Recep Tayyip Erdoğan
Originally published 10/08/2013
Turkey was supposed to be the stable Middle East partner of the West. No more.
Originally published 06/19/2013
To assess the future of Islamism in Turkey, watch the economic indicators.
Originally published 06/17/2013
Edhem Eldem is a professor of history at Bogazici University.ISTANBUL — THE demonstrators who have filled the streets of Istanbul and other Turkish cities for nearly three weeks complain that Prime Minister Recep Tayyip Erdogan’s Justice and Development Party, known as the A.K.P., has adopted an increasingly authoritarian attitude that threatens basic freedoms. They also resent his tendency to meddle in the personal lives of citizens — by condemning abortion or trying to control the sale and consumption of alcohol.But Mr. Erdogan isn’t the first Turkish leader to have flirted with authoritarianism and social engineering. This is important to remember, since many of his opponents tend to hark back to a nostalgic past, best illustrated by the profusion of Turkish flags and images of the republic’s founder, Mustafa Kemal Ataturk.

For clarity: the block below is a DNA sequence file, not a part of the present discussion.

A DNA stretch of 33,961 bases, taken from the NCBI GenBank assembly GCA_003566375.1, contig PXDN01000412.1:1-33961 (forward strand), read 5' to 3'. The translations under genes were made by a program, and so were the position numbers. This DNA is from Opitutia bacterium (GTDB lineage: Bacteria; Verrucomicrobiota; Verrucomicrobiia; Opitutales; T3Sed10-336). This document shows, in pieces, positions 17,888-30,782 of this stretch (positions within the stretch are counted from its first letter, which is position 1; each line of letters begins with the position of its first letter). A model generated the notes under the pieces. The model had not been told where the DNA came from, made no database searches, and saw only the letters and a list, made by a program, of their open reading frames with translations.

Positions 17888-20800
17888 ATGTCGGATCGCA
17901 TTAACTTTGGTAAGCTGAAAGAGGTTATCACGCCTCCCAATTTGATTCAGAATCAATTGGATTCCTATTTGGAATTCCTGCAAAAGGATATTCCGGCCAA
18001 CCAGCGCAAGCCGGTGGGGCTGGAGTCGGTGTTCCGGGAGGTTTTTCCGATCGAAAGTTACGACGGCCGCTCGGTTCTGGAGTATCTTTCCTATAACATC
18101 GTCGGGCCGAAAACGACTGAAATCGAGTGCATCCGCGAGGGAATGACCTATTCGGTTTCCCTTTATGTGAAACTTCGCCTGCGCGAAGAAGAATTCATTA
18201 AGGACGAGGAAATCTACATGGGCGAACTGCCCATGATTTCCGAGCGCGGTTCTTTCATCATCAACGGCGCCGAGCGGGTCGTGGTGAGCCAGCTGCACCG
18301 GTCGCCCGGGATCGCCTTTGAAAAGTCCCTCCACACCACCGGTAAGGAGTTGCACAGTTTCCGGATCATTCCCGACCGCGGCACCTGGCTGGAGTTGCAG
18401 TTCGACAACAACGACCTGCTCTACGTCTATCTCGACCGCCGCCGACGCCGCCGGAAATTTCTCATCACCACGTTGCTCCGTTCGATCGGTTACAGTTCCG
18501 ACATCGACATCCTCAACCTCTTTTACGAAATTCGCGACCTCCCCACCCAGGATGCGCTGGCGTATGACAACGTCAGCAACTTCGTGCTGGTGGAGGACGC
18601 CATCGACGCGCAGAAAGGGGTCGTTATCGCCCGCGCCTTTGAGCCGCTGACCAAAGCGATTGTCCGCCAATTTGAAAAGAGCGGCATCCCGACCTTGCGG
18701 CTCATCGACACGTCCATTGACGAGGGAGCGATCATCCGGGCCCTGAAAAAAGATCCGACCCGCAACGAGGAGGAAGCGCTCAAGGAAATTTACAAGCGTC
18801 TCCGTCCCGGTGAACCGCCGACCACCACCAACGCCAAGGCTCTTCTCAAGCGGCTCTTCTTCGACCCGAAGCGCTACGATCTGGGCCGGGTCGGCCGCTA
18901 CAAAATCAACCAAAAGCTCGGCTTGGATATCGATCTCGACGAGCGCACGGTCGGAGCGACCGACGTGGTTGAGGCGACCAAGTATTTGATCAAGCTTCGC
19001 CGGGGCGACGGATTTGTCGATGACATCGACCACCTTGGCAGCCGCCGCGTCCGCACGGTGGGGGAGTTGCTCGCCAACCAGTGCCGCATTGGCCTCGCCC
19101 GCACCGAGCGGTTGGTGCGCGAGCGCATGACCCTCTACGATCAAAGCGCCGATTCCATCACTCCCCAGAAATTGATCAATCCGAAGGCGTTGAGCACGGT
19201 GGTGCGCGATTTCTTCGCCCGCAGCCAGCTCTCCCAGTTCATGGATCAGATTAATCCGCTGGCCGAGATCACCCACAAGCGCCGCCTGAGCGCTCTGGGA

Originally published 06/11/2013
Credit: Wiki Commons.In November of 2012, Turkish Prime Minister Recep Tayyip Erdoğan reacted to criticism of the planned renovation to Taksim Square in central Istanbul by invoking history. "We are working to bring back history that has been destroyed," he said this week, in reference to the demolition of the barracks in 1940. "We will unite Taksim with its history."
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